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Automatic selection of partitioning schemes for phylogenetic analyses using iterative k-means clustering of site rates

Frandsen, Paul B.; Calcott, Brett; Mayer, Christoph; Lanfear, Robert

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BACKGROUND: Model selection is a vital part of most phylogenetic analyses, and accounting for the heterogeneity in evolutionary patterns across sites is particularly important. Mixture models and partitioning are commonly used to account for this variation, and partitioning is the most popular approach. Most current partitioning methods require some a priori partitioning scheme to be defined, typically guided by known structural features of the sequences, such as gene boundaries or codon...[Show more]

dc.contributor.authorFrandsen, Paul B.
dc.contributor.authorCalcott, Brett
dc.contributor.authorMayer, Christoph
dc.contributor.authorLanfear, Robert
dc.date.accessioned2015-04-16T02:04:34Z
dc.date.available2015-04-16T02:04:34Z
dc.identifier.issn1471-2148
dc.identifier.urihttp://hdl.handle.net/1885/13258
dc.description.abstractBACKGROUND: Model selection is a vital part of most phylogenetic analyses, and accounting for the heterogeneity in evolutionary patterns across sites is particularly important. Mixture models and partitioning are commonly used to account for this variation, and partitioning is the most popular approach. Most current partitioning methods require some a priori partitioning scheme to be defined, typically guided by known structural features of the sequences, such as gene boundaries or codon positions. Recent evidence suggests that these a priori boundaries often fail to adequately account for variation in rates and patterns of evolution among sites. Furthermore, new phylogenomic datasets such as those assembled from ultra-conserved elements lack obvious structural features on which to define a priori partitioning schemes. The upshot is that, for many phylogenetic datasets, partitioned models of molecular evolution may be inadequate, thus limiting the accuracy of downstream phylogenetic analyses. RESULTS: We present a new algorithm that automatically selects a partitioning scheme via the iterative division of the alignment into subsets of similar sites based on their rates of evolution. We compare this method to existing approaches using a wide range of empirical datasets, and show that it consistently leads to large increases in the fit of partitioned models of molecular evolution when measured using AICc and BIC scores. In doing so, we demonstrate that some related approaches to solving this problem may have been associated with a small but important bias. CONCLUSIONS: Our method provides an alternative to traditional approaches to partitioning, such as dividing alignments by gene and codon position. Because our method is data-driven, it can be used to estimate partitioned models for all types of alignments, including those that are not amenable to traditional approaches to partitioning.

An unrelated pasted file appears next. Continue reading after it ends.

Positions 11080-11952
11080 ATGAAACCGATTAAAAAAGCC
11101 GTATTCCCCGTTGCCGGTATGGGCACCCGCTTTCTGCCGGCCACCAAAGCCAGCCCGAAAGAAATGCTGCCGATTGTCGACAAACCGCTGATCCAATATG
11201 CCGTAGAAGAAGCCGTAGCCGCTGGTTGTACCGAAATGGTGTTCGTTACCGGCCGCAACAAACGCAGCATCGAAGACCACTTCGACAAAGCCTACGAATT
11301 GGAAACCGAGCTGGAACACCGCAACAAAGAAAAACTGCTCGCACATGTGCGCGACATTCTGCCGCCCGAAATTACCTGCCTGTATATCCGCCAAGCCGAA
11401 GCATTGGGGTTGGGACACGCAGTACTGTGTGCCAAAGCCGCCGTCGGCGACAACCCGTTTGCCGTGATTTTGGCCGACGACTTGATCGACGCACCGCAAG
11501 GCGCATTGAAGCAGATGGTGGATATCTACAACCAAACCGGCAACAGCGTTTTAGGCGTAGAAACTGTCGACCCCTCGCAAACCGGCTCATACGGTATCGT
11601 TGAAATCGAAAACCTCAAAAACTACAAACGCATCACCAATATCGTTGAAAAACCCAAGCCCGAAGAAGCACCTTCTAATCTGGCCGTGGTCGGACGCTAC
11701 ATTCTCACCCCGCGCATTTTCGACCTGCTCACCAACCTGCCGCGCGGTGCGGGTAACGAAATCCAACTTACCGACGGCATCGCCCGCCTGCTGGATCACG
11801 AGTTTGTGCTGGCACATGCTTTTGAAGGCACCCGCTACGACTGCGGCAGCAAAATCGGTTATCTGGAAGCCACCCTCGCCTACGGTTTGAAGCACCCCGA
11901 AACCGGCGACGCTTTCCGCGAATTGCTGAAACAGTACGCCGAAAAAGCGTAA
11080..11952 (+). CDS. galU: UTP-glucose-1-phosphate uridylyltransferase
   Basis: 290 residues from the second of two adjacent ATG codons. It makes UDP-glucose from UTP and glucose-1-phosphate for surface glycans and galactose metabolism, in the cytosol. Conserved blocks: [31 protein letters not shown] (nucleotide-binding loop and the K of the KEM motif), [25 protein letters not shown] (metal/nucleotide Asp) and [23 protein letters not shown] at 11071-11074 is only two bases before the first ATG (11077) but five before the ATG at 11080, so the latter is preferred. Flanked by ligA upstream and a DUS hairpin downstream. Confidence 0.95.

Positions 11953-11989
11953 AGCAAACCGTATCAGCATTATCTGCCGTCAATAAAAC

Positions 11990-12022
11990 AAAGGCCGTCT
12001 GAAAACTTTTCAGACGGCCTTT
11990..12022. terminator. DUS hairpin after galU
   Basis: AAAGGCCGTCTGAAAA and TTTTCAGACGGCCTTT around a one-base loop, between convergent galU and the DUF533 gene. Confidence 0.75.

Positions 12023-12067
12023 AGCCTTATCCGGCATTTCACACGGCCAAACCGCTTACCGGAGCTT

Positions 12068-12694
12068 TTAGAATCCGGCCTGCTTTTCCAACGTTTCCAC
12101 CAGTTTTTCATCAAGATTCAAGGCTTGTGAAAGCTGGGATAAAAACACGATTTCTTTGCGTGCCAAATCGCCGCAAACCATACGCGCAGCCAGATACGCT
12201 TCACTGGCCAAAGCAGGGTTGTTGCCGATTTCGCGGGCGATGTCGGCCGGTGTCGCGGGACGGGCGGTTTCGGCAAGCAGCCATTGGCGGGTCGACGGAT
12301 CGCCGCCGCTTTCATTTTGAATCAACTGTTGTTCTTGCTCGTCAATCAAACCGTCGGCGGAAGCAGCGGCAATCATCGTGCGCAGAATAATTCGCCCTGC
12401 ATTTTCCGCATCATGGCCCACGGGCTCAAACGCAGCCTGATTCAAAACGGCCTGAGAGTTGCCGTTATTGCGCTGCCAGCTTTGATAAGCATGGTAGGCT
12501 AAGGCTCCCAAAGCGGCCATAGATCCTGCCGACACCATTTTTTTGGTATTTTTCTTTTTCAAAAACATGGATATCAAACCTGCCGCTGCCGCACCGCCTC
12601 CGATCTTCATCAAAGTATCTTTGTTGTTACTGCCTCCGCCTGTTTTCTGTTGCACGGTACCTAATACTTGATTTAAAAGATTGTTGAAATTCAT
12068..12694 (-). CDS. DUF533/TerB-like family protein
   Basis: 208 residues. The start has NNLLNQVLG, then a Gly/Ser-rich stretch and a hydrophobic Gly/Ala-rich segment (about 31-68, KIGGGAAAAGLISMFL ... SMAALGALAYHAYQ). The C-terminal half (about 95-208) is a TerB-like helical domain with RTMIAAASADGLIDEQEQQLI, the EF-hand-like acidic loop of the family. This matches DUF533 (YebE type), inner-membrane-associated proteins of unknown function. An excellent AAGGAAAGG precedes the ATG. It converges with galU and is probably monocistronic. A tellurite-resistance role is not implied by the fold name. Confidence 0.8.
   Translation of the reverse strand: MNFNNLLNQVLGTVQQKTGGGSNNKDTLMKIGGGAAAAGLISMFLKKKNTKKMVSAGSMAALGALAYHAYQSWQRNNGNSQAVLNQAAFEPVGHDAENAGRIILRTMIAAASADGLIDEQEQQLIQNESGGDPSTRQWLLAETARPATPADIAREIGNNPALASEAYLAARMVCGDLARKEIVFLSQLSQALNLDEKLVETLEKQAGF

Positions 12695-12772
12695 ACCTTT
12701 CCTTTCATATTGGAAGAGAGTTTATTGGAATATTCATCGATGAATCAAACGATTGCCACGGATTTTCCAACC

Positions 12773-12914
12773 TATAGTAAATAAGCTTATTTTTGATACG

dc.description.sponsorshipPF is supported by (i) Google and the National Evolutionary Synthesis Center (NESCent) through the Google Summer of Code/NESCent Phyloinformatics Summer of Code, (ii) the Department of Entomology at Rutgers University through the Thomas J. Headlee fellowship, (iii) the DAAD (Germany academic exchange service) and (iv) NSF DEB 0816865. RL is supported by the Australian Research Council, and a short-term visitor grant to the National Evolutionary Synthesis Center (NESCent) provided by the NSF.
dc.publisherBioMed Central
dc.rights© 2015 Frandsen et al.; licensee BioMed Central. This is an Open Access article distributed under the terms of the Creative Commons Attribution License (http://creativecommons.org/licenses/by/4.0), which permits unrestricted use, distribution, and reproduction in any medium, provided the original work is properly credited. The Creative Commons Public Domain Dedication waiver (http://creativecommons.org/publicdomain/zero/1.0/) applies to the data made available in this article, unless otherwise stated.
dc.sourceBMC Evolutionary Biology
dc.subjectModel selection
dc.subjectPartitioning
dc.subjectPartitionfinder
dc.subjectPhylogenetics
dc.subjectPhylogenomics
dc.subjectK-means
dc.subjectClustering
dc.subjectUltra-conserved elements
dc.subjectUCE’s
dc.titleAutomatic selection of partitioning schemes for phylogenetic analyses using iterative k-means clustering of site rates
dc.typeJournal article
local.identifier.citationvolume15
dc.date.issued2015-02-10
local.identifier.absfor060299 - Ecology not elsewhere classified
local.identifier.absfor060300 - EVOLUTIONARY BIOLOGY
local.identifier.ariespublicationa383154xPUB1207
local.publisher.urlhttp://www.biomedcentral.com/
local.type.statusPublished Version
local.contributor.affiliationLanfear, R., Ecology Evolution and Genetics, Research School of Biology, The Australian National University
local.bibliographicCitation.issue13
local.bibliographicCitation.startpage1
local.bibliographicCitation.lastpage17
local.identifier.doi10.1186/s12862-015-0283-7
local.identifier.absseo970106 - Expanding Knowledge in the Biological Sciences
dc.date.updated2015-12-10T10:17:39Z
local.identifier.scopusID2-s2.0-84924110372
CollectionsANU Research Publications

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